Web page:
The 2014 Texas Rangers are Elvis Andrus’ team, or so he has read and heard from various media outlets.
Though only 25, the shortstop has more tenure with the club than any other position player, and the relatively soft-spoken Matt Harrison is the only player with more Rangers time than Andrus.
Andrus, though, isn’t buying it.
“It’s up to everybody,” he said Friday. “We’re a team. It’s not about one guy.”
However, Andrus will soon learn, if he hasn’t already, that he will be the player the media seeks out during good times and bad, the one who is expected to lead, the one who is expected to bring together chemistry in the clubhouse.
It’s a different clubhouse than the one he grew up in, and chemistry is often cited as a reason why Andrus felt so comfortable as a rookie in 2009.
But so much has changed since then and especially in the past two seasons that manager Ron Washington and general manager Jon Daniels have both spoken this week about the importance of trimming the spring roster and giving the players who will impact the team a chance to bond before Opening Day.
Cuts are coming, likely Monday or Tuesday, to kick-start the process of building the kind of team chemistry the Rangers believed has helped them succeed in the recent past.
It’s not an overnight reaction.
“Chemistry is very important. But you can’t start to judge the chemistry of the club until you start playing baseball,” Washington said. “Every day counts. You begin to find out who you can count on and who you can’t count on. That’s when chemistry begins to develop.
“I’m not judging it right now because we’re in spring training. I’m talking about when you get a group together, and they understand who are the guys who are going to be on the field. Then you see how they intermingle with each other and how they interact.”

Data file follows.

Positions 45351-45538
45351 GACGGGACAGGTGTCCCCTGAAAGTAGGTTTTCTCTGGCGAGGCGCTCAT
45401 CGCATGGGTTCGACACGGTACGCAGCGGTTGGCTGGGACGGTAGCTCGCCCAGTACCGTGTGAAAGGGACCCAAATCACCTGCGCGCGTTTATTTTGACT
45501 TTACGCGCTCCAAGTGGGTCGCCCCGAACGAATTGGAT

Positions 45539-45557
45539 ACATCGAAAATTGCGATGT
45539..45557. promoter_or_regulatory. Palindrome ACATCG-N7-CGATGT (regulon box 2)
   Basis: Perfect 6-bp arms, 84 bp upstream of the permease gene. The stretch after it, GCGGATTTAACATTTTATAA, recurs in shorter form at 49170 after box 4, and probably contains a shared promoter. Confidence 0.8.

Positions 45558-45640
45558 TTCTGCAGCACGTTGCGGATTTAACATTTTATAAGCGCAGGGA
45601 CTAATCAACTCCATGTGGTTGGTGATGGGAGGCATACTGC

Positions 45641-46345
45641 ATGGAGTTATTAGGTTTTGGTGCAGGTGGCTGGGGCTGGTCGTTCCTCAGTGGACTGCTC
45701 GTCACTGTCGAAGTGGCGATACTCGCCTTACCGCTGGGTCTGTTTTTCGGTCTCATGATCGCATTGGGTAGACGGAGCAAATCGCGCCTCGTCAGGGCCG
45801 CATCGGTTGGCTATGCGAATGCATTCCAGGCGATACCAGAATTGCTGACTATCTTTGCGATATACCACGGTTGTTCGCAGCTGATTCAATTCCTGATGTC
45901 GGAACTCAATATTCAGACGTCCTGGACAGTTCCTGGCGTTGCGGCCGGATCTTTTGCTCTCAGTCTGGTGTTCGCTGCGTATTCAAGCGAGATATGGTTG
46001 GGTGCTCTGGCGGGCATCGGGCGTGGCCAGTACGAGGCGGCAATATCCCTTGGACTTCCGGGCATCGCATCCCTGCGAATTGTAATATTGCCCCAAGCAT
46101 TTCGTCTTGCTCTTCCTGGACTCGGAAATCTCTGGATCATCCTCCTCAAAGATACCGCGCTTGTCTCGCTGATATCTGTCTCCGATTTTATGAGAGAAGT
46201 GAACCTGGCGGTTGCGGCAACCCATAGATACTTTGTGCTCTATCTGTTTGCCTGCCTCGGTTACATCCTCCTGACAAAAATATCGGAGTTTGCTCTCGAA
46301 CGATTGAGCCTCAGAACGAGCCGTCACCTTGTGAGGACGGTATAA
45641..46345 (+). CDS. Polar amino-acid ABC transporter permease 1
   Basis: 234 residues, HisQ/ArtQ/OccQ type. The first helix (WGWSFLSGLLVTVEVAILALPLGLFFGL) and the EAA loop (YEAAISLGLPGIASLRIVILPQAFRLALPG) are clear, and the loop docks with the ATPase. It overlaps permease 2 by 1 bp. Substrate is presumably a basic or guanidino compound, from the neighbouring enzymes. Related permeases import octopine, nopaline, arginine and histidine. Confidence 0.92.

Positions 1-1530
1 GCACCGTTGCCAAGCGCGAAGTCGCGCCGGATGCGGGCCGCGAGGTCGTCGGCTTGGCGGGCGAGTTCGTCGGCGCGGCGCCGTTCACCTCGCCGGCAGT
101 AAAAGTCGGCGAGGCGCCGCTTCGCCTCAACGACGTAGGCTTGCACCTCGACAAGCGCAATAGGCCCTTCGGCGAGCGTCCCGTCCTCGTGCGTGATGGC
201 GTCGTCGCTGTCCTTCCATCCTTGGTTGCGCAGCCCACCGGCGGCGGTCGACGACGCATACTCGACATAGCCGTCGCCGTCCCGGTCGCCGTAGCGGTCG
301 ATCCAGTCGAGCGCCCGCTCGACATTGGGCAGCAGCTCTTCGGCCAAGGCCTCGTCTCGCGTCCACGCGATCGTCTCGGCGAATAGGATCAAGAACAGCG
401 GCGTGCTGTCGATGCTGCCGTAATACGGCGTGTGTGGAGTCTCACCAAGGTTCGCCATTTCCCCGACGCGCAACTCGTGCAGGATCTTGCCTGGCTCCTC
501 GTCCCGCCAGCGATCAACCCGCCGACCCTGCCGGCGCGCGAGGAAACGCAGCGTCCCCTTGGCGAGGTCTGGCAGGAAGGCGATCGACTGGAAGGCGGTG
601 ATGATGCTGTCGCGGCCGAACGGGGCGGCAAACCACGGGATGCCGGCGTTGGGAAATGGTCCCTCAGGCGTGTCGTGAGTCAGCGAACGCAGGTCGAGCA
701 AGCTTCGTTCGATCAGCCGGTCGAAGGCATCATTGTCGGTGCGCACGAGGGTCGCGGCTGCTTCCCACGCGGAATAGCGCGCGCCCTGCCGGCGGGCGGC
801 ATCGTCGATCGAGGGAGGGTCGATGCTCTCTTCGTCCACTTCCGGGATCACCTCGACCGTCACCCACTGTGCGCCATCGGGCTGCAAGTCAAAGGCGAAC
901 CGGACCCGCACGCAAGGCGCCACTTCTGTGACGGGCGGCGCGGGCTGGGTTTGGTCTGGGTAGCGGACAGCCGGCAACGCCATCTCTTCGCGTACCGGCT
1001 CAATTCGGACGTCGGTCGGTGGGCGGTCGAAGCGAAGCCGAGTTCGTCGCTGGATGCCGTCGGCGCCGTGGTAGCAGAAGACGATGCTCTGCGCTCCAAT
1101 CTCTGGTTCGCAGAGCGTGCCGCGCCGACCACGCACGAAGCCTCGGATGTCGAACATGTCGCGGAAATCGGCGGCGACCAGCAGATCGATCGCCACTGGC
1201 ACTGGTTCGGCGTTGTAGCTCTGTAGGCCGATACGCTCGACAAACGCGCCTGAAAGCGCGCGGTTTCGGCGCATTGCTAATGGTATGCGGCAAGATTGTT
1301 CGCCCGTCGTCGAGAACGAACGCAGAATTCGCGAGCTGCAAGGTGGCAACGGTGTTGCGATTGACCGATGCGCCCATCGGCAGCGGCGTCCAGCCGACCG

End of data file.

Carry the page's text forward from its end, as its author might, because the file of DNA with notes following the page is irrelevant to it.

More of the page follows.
The signs are evident that the Rangers will have good chemistry, Washington said. The newcomers have experience and good makeup, and the younger players who are expected to play significant roles have been in the organization for several years.
But mainstays Ian Kinsler, David Murphy and Nelson Cruz have moved on from last season.
No matter what Kinsler said recently about how he didn’t want to be in a leadership role, he was a loud voice during a team meeting at Tampa Bay as September started to slip way.
Cruz, despite being suspended for 50 games for his role in the Biogenesis scandal, was a mentor to inexperienced players such as Leonys Martin.
Murphy always said and did the right things.
That trio had been playing together since 2007. Also gone is the impact veteran Joe Nathan made in only two years as closer.
“It is different,” Andrus said. “But when you’re preparing for the season and trying to find that chemistry, it all starts with personality. If you’re on the same page and we’re all pulling the same side, it’ll be easier to get through the season.”
Andrus said he has a feel for the character of the players who are expected to fill the 25-man roster March 31 against Philadelphia. He has given them the benefit of the doubt and trusted them from Day One at the Surprise Recreation Campus.
He has seen focus and talent from newcomers like Prince Fielder, Shin-Soo Choo and J.P. Arencibia, who also have the kind of winning personalities he has seen in previous Rangers clubhouses.
Left-hander Robbie Ross, entering his third season, has seen the same things as Andrus.
“We’re all here working hard, just trying to soak it in and get ready to go for the season,” Ross said. “Everyone is meshing together well. All the new guys that are here are good guys and are all ready to go.
“The guys who have been here for a while and know how to go about their business and have been on winning clubs, I think it’s going to be a good thing to have a new mesh of guys coming in. It’s going to be cool to get to know all the guys who are new on a deeper level.”
That process is under way but will gain steam next week when the spring roster is trimmed further. Andrus isn’t worried, and neither is Washington, despite the massive roster turnover the Rangers have experienced the past two years.
But he isn’t going to know for sure until the Rangers start playing games that matter.
“Personally, I don’t think it’s going to be an issue,” said Washington, who prides himself in giving players a foundation to build a united clubhouse. “I don’t expect this one to be any different. But I can’t answer a question on chemistry until I’ve got my team. That’s all the players. It’s up to them.”